A list of Q'eqchi' Maya last names is like an index of zoological and botanical species. Last names such as: dog, howler monkey, hawk, squirrel, turtle, and hummingbird probably derived from the companion spirit tradition. The ancient Maya believed that one is born with a companion spirit called nahual. Names such as Ca'al, Che', Acte' and Ical derive from the names of trees. Other names such as Ixim (corn), Cacoa (chocolate), Tzul and Witz (mountain), and Pek (rock) derive from important crops and important object symbols.
Names are an important window into a culture and a language. Names tell us which animals, birds, plants and crops were important enough to acheive the level of companion spirit. They also provide us with clues to the connection between the modern and ancient Maya. Take for example, the last name: Acte'. The acte' is a tree with a spine-covered trunk. The root of the word acte' is te'. The word te' is the ancient (or proto) Maya word for tree. The Q'eqchi' Maya word for tree is simular, che'. The tree species name has been remembered from ancient times, even after the ancient meaning of te' as tree had been forgotten.
The same can be said for Tzul and Wuitz. These two last names both mean mountain. The last name Tzul is Q'eqchi'. The word tzul would be understood anywhere in Q'eqchi' to carry the meaning mountain. The last name Witz is common among the Q'eqchi' of the Sierra Yalijux. The word witz also means mountain, but in the ancient language. Today no Q'eqchi' Maya speaker would recognize the ancient meaning if she had not studied proto-maya. Yet, this last name is a common name among the Q'eqchi' people. Are the families with this sir name Chol people that assimulated to their Q'eqchi' linguistic surroundings or are they Q'eqchi' people with very ancient nahual based names?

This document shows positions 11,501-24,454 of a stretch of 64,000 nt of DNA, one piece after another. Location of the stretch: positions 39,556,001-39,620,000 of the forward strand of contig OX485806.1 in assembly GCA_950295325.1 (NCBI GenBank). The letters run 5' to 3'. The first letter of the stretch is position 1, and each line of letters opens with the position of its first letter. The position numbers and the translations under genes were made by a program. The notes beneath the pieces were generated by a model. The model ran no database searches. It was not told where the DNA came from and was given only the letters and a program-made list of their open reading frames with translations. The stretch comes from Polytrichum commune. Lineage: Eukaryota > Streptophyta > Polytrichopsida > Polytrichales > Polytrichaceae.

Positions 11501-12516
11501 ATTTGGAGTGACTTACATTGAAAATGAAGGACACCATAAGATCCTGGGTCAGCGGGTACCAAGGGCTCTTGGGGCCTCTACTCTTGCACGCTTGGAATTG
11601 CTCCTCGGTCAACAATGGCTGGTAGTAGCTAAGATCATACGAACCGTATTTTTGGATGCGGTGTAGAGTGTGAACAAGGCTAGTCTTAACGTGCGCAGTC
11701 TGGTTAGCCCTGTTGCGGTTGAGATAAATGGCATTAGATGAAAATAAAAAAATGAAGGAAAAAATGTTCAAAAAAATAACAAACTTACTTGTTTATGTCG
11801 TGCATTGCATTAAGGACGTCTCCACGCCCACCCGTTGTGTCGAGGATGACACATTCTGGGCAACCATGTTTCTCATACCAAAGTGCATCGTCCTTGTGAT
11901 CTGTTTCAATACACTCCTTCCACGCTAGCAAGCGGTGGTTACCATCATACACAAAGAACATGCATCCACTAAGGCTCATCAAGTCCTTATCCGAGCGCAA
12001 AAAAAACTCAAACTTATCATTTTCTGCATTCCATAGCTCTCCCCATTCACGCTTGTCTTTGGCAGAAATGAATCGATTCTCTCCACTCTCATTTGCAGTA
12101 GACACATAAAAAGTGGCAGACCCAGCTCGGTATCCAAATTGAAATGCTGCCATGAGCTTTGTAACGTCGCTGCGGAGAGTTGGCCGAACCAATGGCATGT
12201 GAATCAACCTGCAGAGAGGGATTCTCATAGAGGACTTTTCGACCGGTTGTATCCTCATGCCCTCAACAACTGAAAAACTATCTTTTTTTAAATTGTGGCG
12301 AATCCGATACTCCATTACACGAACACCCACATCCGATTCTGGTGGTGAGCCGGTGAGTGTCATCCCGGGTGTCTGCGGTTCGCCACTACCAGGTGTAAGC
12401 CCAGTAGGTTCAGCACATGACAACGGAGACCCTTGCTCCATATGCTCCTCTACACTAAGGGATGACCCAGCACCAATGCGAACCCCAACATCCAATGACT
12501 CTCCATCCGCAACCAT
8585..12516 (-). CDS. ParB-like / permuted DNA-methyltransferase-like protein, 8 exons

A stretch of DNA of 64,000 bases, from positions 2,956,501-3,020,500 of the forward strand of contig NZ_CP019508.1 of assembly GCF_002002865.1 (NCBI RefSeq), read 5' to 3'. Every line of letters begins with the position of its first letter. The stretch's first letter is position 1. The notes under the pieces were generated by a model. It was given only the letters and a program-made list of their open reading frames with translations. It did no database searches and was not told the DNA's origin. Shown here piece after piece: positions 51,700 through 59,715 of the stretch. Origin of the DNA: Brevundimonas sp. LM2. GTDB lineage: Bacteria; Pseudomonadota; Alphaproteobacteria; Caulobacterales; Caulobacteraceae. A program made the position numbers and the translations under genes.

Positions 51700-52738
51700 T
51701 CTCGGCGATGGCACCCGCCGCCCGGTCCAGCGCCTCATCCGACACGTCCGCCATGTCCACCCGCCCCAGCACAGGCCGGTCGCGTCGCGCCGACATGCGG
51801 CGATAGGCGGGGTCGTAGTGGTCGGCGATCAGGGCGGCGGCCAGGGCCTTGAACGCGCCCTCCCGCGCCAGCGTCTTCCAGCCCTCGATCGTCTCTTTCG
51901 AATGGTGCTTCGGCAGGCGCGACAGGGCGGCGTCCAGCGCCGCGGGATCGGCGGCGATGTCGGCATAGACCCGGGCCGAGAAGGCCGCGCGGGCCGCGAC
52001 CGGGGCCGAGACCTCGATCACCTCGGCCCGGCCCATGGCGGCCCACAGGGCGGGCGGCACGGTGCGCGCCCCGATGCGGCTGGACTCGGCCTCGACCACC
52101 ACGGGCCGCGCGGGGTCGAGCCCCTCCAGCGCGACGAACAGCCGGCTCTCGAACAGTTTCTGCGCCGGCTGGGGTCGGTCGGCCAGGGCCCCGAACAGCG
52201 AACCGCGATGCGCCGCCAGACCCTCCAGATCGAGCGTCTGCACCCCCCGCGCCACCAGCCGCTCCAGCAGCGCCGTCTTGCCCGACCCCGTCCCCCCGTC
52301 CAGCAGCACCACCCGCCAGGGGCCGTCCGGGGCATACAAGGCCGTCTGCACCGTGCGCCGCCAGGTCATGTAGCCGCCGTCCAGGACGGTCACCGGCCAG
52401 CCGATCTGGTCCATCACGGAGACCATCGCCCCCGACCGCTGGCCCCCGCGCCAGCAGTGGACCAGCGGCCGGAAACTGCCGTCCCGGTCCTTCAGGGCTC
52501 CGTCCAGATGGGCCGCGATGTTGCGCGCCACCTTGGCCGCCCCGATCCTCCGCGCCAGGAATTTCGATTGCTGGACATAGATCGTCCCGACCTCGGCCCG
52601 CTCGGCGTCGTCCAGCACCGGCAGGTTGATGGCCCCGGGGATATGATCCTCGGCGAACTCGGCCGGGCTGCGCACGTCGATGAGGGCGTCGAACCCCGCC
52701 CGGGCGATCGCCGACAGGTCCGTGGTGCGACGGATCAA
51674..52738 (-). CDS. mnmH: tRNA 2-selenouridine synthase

Another last name shows the continuity between the ancient and modern. The last name Mo' is a fairly common last name among the Q'eqchi', Pocomchi' and Quiche' Maya. The word mo' means Scarlet Macaw. The word mo' has not changed in pronouciation nor in meaning since ancient times. Today, both the last name Mo' and the word mo' mean Scarlet Macaw.
Place names are another interesting window into the relationship between ancient and modern Maya. Take for example the place "Cubilwitz". The name of this Q'eqchi' village has no meaning in the Q'eqchi' language. However, in ancient Chol it means "holy mountain." And in proto-maya it comes very close to the same direct translation. Does this mean that Cubilwitz was once a Chol village? Does it mean that this village traces its history back to ancient times. Very possible!
Piece by piece, we begin to assemble the whole picture like a jigsaw puzzel coming together. We begin to see both the proximity and the distance between the modern Q'eqchi' Maya and the ancient Maya.